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Understanding TV in the age of streaming and 'too much television'

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"There's too much television," said FX CEO John Landgraf at the Television Critics Association summer press tour. Landgraf, who is in part responsible for the success of shows like Fargo, It's Always Sunny in Philadelphia, Archer, and The Americans, painted a landscape in which a mountain of good programs impede a wandering audience from discovering the truly great shows. Landgraf has firsthand experience: FX alone produces the aforementioned critical hits, along with The Strain, American Horrors Story, Louie, the upcoming American Crime Story, and plenty of other shows. And that's just one cable channel. Today, Landgraf and his peers compete in a battle royal of network, cable, premium, and streaming series, along with additional media like video games and YouTube videos.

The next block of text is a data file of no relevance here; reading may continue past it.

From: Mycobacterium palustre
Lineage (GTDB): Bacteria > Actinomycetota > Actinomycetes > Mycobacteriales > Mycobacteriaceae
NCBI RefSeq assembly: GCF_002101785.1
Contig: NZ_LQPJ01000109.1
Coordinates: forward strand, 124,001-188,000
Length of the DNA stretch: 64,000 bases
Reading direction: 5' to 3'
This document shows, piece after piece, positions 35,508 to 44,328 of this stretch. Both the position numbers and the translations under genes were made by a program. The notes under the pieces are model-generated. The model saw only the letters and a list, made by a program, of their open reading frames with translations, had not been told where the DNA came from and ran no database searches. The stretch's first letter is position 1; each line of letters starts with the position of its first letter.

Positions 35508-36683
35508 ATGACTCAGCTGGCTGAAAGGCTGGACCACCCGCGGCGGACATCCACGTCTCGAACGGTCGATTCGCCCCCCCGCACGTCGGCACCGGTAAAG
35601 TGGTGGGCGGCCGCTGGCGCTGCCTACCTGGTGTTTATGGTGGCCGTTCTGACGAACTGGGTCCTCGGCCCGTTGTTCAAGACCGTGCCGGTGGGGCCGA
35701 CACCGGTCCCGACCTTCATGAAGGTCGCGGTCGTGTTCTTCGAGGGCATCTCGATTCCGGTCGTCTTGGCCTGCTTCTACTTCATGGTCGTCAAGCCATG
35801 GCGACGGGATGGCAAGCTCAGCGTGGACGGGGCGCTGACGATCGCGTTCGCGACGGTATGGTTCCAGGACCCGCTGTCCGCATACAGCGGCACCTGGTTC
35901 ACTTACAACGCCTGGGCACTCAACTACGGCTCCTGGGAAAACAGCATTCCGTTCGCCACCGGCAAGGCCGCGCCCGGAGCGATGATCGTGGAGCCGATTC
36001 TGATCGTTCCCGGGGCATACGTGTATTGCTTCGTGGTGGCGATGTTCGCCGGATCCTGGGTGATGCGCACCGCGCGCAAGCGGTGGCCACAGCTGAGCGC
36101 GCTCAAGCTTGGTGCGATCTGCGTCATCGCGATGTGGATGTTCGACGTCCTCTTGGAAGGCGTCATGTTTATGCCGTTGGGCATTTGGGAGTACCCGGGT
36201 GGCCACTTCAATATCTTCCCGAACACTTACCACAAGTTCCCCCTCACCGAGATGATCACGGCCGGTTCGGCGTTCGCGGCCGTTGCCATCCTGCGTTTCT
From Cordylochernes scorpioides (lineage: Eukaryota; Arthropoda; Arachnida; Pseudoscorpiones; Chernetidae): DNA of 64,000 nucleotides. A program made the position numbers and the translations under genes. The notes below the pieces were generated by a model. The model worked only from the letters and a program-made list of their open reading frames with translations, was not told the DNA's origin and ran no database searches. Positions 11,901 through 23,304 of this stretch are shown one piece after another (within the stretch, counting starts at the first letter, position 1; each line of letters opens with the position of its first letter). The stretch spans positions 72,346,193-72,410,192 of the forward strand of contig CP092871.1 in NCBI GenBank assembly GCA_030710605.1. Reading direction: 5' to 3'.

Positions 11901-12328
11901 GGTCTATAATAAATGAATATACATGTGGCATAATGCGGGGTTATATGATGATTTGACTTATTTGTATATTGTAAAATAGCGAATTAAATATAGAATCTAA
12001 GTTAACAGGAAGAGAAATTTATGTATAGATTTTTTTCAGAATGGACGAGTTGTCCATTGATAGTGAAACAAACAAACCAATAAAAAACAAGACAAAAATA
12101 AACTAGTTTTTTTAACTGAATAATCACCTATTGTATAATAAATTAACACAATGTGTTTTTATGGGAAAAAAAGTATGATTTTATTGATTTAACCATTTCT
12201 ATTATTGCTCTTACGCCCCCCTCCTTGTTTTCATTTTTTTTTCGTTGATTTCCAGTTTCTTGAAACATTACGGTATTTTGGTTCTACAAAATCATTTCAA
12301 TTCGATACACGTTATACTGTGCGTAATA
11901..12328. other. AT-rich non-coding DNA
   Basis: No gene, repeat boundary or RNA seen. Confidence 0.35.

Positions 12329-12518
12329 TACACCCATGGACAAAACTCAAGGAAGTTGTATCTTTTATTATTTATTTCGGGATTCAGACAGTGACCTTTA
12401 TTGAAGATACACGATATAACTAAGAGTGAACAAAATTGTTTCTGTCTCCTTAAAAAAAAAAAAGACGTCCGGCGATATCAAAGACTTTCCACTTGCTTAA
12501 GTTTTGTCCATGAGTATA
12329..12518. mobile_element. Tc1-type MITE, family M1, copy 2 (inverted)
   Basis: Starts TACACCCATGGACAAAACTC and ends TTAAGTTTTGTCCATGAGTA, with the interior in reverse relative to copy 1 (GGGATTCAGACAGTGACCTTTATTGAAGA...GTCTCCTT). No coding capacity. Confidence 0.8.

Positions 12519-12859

To break down what TV has become, I invited The Verge's entertainment editor Emily Yoshida to the show. I've been following her reporting on television long before we began working together, and she does an excellent job of keeping Landgraf's claim and the changing world of television in perspective.

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